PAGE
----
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Old 04-22-2018, 03:16 PM
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Arrow USPACOM nominee: Bolster forces in Pacific - NAVY

USPACOM nominee: Bolster forces in Pacific - NAVY
By WILLIAM COLE | The Honolulu Star-Advertiser (Tribune News) | Published: 4-22-18

Photo: Sen. Elizabeth Warren, D-Mass., talks with Adm. Philip S. Davidson, center, nominated to be commander of the U.S. Pacific Command, center, and Gen. Terrence J. O’Shaughnessy, nominated to be commander of the U.S. Northern Command, before a Senate Armed Services Committee hearing on Capitol Hill, 4-17-18 -JOE GROMELSKI/STARS AND STRIPES
Photo Link below: ttps://!/image/image.jpg_gen/derivatives/landscape_900/image.jpg

China “is no longer a rising power but an arrived great power and peer competitor,” and the U.S. should respond by adding military forces in the Pacific, the likely next leader of the U.S. forces in the Pacific said.

Adm. Phil Davidson, nominee to lead U.S. Pacific Command at Camp H.M. Smith and the current head of the Navy’s Fleet Forces Command on the East Coast, also noted ballistic missile challenges from North Korea and a militarily modernizing Russia.

Davidson testified on Tuesday before the Senate Armed Services Committee and is expected to be approved to lead the command that covers about half the globe.

Davidson said in written responses to Senate questions that the U.S. has the capability today to deter North Korean aggression, but given where the North’s missiles may be in five years, “we must continue to explore, improve and resource our entire missile defense capabilities.”

He said he supports improvements including a planned “homeland defense” radar for Hawaii, the purchase of additional ground-based interceptors, “and a detailed study that ascertains the efficacy of positioning interceptors in Hawaii.”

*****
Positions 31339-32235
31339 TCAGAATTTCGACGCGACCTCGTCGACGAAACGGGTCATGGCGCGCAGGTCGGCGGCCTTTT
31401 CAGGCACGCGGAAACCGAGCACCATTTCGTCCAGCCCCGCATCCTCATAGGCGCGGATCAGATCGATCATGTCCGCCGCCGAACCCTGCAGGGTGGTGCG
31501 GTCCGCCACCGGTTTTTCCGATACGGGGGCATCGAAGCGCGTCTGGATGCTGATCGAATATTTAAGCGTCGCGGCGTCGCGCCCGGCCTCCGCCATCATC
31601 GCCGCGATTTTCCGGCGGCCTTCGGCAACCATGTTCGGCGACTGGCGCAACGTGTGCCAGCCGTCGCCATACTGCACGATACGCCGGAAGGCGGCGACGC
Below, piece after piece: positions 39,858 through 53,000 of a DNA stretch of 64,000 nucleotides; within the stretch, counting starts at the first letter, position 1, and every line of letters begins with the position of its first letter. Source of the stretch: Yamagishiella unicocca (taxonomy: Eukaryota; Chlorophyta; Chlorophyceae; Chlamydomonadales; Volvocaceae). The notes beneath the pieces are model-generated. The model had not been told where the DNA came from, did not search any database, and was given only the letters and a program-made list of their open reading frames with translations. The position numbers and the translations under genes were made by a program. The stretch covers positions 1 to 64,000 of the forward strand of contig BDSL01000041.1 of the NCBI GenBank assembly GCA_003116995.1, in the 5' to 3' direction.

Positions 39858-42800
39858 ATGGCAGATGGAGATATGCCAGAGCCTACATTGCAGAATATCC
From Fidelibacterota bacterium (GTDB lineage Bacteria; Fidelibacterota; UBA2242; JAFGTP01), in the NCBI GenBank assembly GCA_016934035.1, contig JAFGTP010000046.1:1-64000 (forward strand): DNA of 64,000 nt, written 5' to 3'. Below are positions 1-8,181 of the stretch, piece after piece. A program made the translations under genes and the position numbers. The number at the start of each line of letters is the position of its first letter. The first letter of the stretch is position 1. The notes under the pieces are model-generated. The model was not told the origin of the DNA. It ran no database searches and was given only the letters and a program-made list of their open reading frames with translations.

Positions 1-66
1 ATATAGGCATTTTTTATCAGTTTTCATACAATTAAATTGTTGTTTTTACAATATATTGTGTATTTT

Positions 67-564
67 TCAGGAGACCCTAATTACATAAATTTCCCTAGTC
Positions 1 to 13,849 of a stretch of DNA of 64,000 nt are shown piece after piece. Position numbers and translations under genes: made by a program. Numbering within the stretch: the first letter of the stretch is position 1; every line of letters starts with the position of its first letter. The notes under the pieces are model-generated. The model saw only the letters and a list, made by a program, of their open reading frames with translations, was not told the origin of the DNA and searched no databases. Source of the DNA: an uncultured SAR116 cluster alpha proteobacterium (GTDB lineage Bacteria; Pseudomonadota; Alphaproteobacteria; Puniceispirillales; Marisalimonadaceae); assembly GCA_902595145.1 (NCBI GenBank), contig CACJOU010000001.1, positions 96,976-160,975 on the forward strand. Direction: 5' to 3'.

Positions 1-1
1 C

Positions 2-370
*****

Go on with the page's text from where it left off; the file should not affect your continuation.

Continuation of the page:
On Saturday, North Korea announced it was stopping nuclear and missile tests.

Davidson testified that he is increasingly concerned about China.

“China has undergone a rapid military modernization over the last three decades and is approaching parity in a number of critical areas; there is no guarantee that the United States would win a future conflict with China,” Davidson said.

The U.S. still maintains “significant advantages” in quality of personnel and training and ability to plan and integrate forces. To prevent a situation in which China is more likely to win a conflict, Davidson said the U.S. “must resource” high-technology capabilities, preserve its network of allies and partners, and continue to recruit and train high-quality service members.

Pacific Command is “heavily dependent” on high-end warfare capabilities including stealth aircraft, munitions capable of breaching China’s defenses, and submarine dominance, he said.

Davidson said the U.S. should continue to invest in next-generation capabilities such as long-range hypersonic missiles “while simultaneously recognizing that China is already weaponizing space and cyber.”

Pacific Command has only “about a quarter” of what it needs in the region for intelligence, surveillance and reconnaissance capabilities. New National Defense Strategy priorities “make it clear that the Indo-Pacific will require additional capability and capacity from all services,” he said.

Davidson said he would closely examine the number and types of ships and infrastructure to support them in the Pacific.

Fleet Forces Command in Norfolk, Va., trains, certifies and provides combat-ready Navy forces. Davidson’s official biography says the surface warfare officer “has deployed across the globe in frigates, destroyers, cruisers and aircraft carriers.”

Davidson, who was asked by Hawaii U.S. Sen. Mazie Hirono about his experience to take on the job, said he had two tours on the U.S. Pacific Fleet staff, operational deployments to the region, and engagement with Southwest and South Asia during time spent with the U.S. State Department.

He would replace Adm. Harry Harris in the Pacific’s top military job. Harris is retiring and expected to become the next ambassador to Australia. A confirmation hearing is scheduled for Tuesday.

About 375,000 U.S. military and civilian personnel are assigned to Pacific Command. Its subordinate Pacific Fleet, which is based at Pearl Harbor, has 200 ships and submarines, nearly 1,200 aircraft and more than 130,000 sailors and civilians.

O Almighty Lord God, who neither slumberest nor sleepest; Protect and assist, we beseech thee, all those who at home or abroad, by land, by sea, or in the air, are serving this country, that they, being armed with thy defence, may be preserved evermore in all perils; and being filled with wisdom and girded with strength, may do their duty to thy honour and glory; through Jesus Christ our Lord. Amen.

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